Dispelling any idea that he might be toeing a Kremlin line, the academic added that “the evidence is quickly mounting of Russia’s interference in the 2016 US elections and of its ongoing operations, apparently aimed at eroding democratic politics, social cohesion and security alliances from Europe to Latin America. These are grave threats and they should be met with clarity, strength and resolve.”
Rojansky’s ideas, therefore, are indeed “well within the scope of serious debate about US Russia policy,” as the letter says. That perhaps explains why the campaign against him caused such a fierce reaction. The anti-Kremlin lobby wasn’t targeting somebody who the mainstream considers genuinely controversial, but somebody who it considers “one of their own,” and “a respected member of the expert community.” For those who believe there is an existential conflict between Moscow and Washington, it is clear to them Rojansky is on their side.
Unfortunately, the same concern for “a range of perspectives expressed through vigorous debate…free enquiry and discussion” has been notably absent when others, whom the so-called expert community does not consider “one of us,” have been similarly targeted. And targeted they have been, in ways just as badly as, if not worse than, Rojansky.
Take, for instance, the case of Carter Page, a one-time adviser to former US President Donald Trump during his first run for the White House. Page was subjected to multiple accusations that he was a Russian agent, had his phone tapped by the FBI, and had to resign from his post in the Trump campaign. His sin was to have urged the United States to adopt a more friendly policy toward Russia and to have given a speech in Moscow. Yet, a group of more than 100 academics and policy experts didn’t rush to his defense in the name of “free enquiry and discussion.”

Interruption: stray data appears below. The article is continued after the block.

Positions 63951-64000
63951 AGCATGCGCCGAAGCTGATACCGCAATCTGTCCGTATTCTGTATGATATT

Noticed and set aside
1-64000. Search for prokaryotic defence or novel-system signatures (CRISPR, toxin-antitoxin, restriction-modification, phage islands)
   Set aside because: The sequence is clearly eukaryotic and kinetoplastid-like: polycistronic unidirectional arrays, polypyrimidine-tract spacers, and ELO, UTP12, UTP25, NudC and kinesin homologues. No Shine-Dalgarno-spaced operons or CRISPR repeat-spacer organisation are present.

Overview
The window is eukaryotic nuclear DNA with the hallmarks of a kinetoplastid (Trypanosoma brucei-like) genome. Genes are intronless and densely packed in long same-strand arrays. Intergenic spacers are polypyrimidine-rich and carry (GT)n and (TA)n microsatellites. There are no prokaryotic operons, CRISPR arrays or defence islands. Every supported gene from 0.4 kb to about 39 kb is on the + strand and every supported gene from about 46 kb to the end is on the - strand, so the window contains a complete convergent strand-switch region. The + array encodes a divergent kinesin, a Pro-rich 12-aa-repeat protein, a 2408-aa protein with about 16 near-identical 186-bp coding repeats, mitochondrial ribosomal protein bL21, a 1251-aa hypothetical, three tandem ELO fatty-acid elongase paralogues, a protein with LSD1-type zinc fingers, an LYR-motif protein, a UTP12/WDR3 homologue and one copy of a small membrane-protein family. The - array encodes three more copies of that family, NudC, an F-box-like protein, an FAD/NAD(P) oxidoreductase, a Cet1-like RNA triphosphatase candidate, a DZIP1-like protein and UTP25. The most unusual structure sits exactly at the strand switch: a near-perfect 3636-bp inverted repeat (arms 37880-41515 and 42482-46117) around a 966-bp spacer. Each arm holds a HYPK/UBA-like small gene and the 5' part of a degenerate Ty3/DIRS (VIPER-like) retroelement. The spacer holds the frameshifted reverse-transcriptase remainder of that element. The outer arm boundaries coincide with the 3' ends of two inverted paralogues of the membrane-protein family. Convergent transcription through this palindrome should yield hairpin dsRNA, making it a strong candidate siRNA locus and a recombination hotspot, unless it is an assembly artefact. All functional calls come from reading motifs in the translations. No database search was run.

Neither have they been eager to support any of the other people who have been subjected to similar machinations. The Atlantic Council, for instance, issued a series of publications entitled ‘The Kremlin’s Trojan Horses’ that attacked supposed Kremlin assets in a number of countries around the world. The policy community remained silent. In Canada, the MacDonald-Laurier Institute think tank similarly issued a report listing an esteemed professor from Carleton University, a highly respected former ambassador, and various businessmen, in a chapter entitled ‘The Kremlin’s Army of Influence: Compatriots, proxies, surrogates’. Again, the expert community was silent in the face of this Red Scare.